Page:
Ohio Gov. John Kasich described drug addiction as “a common enemy” in this week’s state-of-the-state address. Kasich highlighted the challenge in terms similar to those laid out by state Speaker of the House Cliff Rosenberger, R-Clarksville, back in January when members were sworn in. But there does not yet appear to be regional consensus on how to engage this blight on civilization.

Just imagine what kind of relief Ohio could be afforded in health care, where most of $1 billion in state and federal Medicaid addiction-treatment funds go, if this problem were to be resolved. Nearly as large a cost, in terms of both wasted lives and government expenditures, stems from corrections programs for drug abusers. The costs in education, housing, social services and workplace productivity are incalculable.

As J.D. Vance, author of last year’s bestseller Hillbilly Elegy: A Memoir of a Family and Culture in Crisis, pointed out last week in a keynote address to the Federalist Society in Columbus, a policy that works has got to do something about the addict, but also for the aunts, uncles and grandmothers who shoulder the burden of child care for a mother who has succumbed to a drug overdose. In 2015, Ohio led the nation in this tragic category with 3,050, and the 2016 total may have topped 4,000. As reported in the Columbus Dispatch story linked above, Senate Minority Leader Joe Schiavoni, D-Boardman, noted at this week’s state-of-the-state joint session of the Legislature that two Ohio counties have had to rent refrigerator trucks to handle the surge in the number of corpses from lives snuffed out by overdose.

The first of Kasich’s major proposals to tackle the issue is a $20 million grant fund to accelerate treatment programs and technologies that promise to serve as useful tools in the fight against drug abuse. The money would come from the Ohio Third Frontier Commission, which votes to dole out bond proceeds for 21st century innovations. The idea is that these resources might bring some breakthrough addition-mitigating technology to market that otherwise would stall out due to lack of funding.

Currently, prescriptions for pain medications can be written for 30-90 days. According to the Ohio Department of Health, nearly 800 million doses of pain pills were prescribed in Ohio in 2012, although the Dispatch noted that general awareness of the overdose problem has helped curb that figure to about 631 million doses last year.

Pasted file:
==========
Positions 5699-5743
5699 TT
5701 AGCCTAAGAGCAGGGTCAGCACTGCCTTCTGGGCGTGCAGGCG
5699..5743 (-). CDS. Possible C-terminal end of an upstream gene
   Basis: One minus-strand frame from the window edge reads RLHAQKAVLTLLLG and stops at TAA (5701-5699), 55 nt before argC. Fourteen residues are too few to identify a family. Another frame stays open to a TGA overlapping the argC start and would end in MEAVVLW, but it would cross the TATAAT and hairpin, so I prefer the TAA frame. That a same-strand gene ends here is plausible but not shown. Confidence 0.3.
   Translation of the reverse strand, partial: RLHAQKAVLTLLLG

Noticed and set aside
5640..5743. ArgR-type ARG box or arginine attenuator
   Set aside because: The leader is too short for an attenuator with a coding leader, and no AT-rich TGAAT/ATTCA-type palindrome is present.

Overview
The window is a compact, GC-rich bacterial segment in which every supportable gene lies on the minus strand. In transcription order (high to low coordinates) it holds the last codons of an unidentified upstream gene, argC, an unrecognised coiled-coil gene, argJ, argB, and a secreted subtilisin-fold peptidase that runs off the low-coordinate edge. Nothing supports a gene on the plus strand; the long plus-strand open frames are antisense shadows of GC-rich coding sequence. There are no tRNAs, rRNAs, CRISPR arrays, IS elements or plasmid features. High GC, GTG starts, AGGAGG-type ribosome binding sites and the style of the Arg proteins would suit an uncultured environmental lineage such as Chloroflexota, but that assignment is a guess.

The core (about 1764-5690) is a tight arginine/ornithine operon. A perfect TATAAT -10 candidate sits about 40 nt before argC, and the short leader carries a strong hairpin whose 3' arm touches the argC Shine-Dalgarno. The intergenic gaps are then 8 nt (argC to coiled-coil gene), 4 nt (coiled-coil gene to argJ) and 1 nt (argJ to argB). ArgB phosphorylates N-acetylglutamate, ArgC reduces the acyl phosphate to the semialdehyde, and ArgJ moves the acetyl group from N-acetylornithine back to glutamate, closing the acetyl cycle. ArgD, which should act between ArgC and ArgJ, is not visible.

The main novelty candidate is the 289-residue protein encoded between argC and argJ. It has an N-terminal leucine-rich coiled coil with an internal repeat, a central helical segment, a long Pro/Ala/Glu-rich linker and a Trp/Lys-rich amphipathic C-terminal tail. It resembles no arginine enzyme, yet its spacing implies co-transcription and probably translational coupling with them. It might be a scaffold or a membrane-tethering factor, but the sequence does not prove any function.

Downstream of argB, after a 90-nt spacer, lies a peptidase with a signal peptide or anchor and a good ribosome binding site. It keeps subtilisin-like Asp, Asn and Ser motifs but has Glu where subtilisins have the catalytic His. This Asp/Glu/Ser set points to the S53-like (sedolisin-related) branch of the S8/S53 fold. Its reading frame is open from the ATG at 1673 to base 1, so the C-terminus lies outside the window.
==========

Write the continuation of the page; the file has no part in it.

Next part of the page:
Number of opioid doses dispensed to Ohio patients, 2011-2015

ohio opioids

The governor’s second proposal is that prescriptions be limited to shorter terms—seven days for adults and five days for minors with acute pain, but not chronic conditions. Doctors could use their judgment to exceed these dosage guidelines, if they document the reasons. Apparently, the Ohio Medical Board, Dental Board and Ohio Boards of Pharmacy and Nursing will all have to sign off on the proposed legislation.

Next door in Indiana, a legislative proposal passed on the House floor this week gives up on the modern approaches to criminal justice, which include giving judges more discretion and preferring treatment over punishment. S.B. 324 instead aims to crack down on heroin dealers and those who rob pharmacies, increasing the severity of the penalties for dealing and lessening the judiciary’s discretion in sentencing. Critics argue the Legislature is “backsliding” to previous, failed attempts to address the drug epidemic, but the bill was approved by a huge 72-18 margin.

As state Rep. Ed Delaney, D-Indianapolis, noted before the vote, taking away judges’ discretion means giving more discretion to prosecutors, which isn’t an unalloyed good in the current criminal justice landscape. Even though nearly all lawmakers agree with the proposition that the goal of incarceration is to deal with the “people we are afraid of, and not the people we are mad at,” it proves difficult to convince them not to be more afraid of drug dealers than rapists and armed robbers.

I can’t yet fault the approach in either state, since all serious policymakers are at their wits’ end about the drug problem. But I have to root for Ohio’s search for innovative breakthroughs. Opioid abuse affects many precious lives, careers and billions in government expenditures, as mentioned above.

Perhaps it is time for a serious discussion of the ameliorative potential of marijuana extracts for pain relief. According to public opinion polls, most Americans would like to give medical marijuana a chance to prove its value. However, this is a place where there is a clear conflict between not just science and law, but two distinct sets of cultural values.

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